Specific autoimmune disfunctions are correlated with specific MHC types. A list of the DQ/DR haplotypes in humans and their associations with autoimmune diseases are shown in FIG. 10. Methods for identifying which alleles, and subsequently which MHC encoded polypeptides, are associated with an autoimmune disease are known in the art. A method described in EP 286447 is suitable. In this method several steps are followed. First, the association between an MHC antigen and the autoimmune disease is determined based upon genetic studies. The methods for carrying out these studies are known to those skilled in the art, and information on all known HLA disease associations in humans is maintained in the HLA and Disease Registry in Copenhagen. The locus encoding the polypeptide associated with the disease is the one that would bear the strongest association with the disease (See FIG. 10).
Second, specific alleles encoding the disease associated with MHC antigen/polypeptide are identified. In the identification of the alleles, it is assumed that the susceptibility allele is dominant. Identification of the allele is accomplished by determining the strong positive association of a specific subtype with the disease. This may be accomplished in a number of ways, all of which are known to those skilled in the art. E.g., subtyping may be accomplished by mixed lymphocyte response (MLR) typing and by primed lymphocyte testing (PLT). Both methods are described in Weir and Blackwell, eds., Handbook of Experimental Immunology, which is incorporated herein by reference. It may also be accomplished by analyzing DNA restriction fragment length polymorphism (RFLP) using DNA probes that are specific for the MHC locus being examined. E.g., Nepom (1986), Annals N.Y. Acad. Sci. 475, 1. Methods for preparing probes for the MHC loci are known to those skilled in the art. See, e.g., Gregersen et al. (1986), Proc. Natl. Acad. Sci. USA 79:5966; Weissman et al. in Medicine in Transition: the Centennial of the University of Illinois College of Medicine (E. P. Cohen, ed. 1981) all of which are incorporated herein by reference.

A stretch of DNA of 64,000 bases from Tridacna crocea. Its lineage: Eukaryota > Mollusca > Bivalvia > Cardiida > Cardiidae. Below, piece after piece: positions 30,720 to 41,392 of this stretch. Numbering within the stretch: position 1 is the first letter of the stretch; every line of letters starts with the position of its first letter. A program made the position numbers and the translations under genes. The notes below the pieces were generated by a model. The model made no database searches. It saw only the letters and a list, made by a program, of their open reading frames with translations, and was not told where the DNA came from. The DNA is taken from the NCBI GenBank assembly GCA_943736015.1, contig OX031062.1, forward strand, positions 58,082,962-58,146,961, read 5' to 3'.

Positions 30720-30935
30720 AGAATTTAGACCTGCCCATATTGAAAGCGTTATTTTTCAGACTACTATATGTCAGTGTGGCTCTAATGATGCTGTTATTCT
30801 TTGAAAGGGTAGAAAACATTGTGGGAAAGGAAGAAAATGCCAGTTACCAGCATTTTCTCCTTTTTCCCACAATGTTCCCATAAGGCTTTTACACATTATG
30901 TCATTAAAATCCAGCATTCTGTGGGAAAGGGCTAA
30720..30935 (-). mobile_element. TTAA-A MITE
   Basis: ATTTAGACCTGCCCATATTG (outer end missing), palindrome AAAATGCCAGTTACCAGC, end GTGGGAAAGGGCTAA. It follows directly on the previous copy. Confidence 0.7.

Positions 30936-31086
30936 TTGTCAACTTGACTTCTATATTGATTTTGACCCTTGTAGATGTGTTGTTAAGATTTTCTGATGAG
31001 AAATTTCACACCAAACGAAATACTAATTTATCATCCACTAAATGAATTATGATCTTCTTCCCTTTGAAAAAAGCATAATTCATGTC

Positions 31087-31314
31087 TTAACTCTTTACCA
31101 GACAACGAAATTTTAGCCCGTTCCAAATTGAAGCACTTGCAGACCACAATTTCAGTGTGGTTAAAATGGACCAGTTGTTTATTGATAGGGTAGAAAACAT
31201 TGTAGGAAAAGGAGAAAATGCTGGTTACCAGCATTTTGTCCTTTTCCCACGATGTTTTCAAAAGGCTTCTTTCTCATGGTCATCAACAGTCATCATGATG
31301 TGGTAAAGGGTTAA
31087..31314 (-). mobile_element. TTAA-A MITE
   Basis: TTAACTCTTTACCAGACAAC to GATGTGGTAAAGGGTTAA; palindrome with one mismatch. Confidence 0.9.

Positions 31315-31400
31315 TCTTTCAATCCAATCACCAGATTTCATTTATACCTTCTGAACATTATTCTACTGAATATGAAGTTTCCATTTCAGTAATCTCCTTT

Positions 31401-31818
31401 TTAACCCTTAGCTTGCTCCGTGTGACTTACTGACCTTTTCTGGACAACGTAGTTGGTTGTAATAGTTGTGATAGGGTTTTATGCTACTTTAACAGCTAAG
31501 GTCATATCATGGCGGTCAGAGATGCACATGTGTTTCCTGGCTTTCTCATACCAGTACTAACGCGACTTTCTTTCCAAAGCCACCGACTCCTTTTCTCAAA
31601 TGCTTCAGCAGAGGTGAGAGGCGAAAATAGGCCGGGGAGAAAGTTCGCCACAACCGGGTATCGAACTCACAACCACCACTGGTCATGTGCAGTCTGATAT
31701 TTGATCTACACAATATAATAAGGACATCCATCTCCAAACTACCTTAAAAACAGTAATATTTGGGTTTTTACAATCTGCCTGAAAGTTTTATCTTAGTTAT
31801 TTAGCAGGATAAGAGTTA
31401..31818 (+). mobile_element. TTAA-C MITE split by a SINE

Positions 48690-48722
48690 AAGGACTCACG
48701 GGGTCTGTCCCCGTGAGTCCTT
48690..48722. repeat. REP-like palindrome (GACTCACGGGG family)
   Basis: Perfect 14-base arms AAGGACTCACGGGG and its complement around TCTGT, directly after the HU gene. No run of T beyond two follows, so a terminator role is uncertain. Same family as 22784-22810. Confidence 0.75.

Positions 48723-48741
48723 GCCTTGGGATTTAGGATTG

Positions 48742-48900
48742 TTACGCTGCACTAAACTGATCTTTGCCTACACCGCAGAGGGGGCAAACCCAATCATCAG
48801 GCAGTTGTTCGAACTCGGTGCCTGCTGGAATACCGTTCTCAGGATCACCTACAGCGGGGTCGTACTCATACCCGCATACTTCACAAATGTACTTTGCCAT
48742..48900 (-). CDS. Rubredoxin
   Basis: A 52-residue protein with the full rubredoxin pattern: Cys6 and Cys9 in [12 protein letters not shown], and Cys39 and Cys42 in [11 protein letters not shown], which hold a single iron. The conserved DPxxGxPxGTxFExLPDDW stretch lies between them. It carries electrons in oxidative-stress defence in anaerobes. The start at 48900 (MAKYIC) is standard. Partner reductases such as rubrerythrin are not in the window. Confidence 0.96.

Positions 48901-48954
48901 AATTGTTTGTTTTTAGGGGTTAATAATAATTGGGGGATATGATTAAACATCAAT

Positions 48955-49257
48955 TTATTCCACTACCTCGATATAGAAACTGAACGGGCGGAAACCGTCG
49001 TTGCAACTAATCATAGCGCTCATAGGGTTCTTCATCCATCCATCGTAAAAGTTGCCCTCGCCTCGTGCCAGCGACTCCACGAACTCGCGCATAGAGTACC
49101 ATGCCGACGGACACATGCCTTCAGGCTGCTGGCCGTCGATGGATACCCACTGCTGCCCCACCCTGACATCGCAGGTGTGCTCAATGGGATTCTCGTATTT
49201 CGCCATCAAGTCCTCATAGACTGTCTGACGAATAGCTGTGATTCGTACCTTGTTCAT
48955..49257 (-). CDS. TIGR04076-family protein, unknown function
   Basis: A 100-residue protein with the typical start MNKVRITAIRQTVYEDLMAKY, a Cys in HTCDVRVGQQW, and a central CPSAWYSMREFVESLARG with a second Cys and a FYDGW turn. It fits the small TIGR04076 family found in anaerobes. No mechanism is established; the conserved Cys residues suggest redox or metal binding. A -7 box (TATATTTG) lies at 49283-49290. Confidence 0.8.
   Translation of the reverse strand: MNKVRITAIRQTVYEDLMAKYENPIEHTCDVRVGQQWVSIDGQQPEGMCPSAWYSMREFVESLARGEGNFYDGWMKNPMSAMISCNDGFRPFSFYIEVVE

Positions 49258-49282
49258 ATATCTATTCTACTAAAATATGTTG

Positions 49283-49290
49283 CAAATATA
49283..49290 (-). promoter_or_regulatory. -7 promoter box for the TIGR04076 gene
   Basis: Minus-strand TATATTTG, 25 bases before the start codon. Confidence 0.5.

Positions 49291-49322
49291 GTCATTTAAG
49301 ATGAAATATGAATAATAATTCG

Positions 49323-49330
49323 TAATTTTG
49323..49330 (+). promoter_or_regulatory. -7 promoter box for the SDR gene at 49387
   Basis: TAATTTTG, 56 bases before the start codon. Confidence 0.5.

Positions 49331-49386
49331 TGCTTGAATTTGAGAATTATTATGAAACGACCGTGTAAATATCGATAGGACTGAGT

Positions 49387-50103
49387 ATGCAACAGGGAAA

The most complete identification of subtypes conferring disease susceptibility is accomplished by sequencing of genomic DNA of the locus, or cDNA to mRNA encoded within the locus. The DNA which is sequenced includes the section encoding the hypervariable regions of the MHC encoded polypeptide. Techniques for identifying specifically desired DNA with a probe, for amplification of the desired region are known in the art, and include, for example, the polymerase chain reaction (PCR) technique.
Once the allele which confers susceptibility to the specific autoimmune disease is identified, the polypeptide encoded within the allele is also identifiable, i.e., the polypeptide sequence may be deduced from the sequence of DNA within the allele encoding it. The MHC antigen complexes of the invention used for diagnosis and/or therapy are derived from the MHC antigen associated with the autoimmune disease state and from an autoimmune antigen associated with the same disease state.